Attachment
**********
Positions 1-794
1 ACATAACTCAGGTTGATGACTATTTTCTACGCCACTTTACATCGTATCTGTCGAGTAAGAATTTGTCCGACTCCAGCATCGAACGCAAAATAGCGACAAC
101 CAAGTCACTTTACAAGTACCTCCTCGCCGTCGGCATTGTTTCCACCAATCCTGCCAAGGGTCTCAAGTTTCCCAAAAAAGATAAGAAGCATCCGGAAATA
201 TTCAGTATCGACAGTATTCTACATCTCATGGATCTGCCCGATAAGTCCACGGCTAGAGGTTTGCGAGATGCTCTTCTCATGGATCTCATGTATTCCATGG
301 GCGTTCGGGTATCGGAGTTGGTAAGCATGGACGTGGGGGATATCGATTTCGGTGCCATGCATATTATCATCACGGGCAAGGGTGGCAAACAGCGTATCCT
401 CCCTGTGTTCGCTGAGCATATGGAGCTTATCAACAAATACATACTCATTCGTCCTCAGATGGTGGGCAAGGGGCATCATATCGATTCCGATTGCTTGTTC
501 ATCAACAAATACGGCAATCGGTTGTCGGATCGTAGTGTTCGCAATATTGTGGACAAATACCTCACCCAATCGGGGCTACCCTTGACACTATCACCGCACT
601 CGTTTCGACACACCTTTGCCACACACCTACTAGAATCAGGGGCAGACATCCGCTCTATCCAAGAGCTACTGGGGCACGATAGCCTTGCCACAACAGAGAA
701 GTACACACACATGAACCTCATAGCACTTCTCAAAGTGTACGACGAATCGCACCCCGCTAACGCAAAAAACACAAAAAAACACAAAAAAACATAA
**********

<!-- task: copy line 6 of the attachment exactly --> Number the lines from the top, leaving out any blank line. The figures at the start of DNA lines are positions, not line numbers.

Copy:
401 CCCTGTGTTCGCTGAGCATATGGAGCTTATCAACAAATACATACTCATTCGTCCTCAGATGGTGGGCAAGGGGCATCATATCGATTCCGATTGCTTGTTC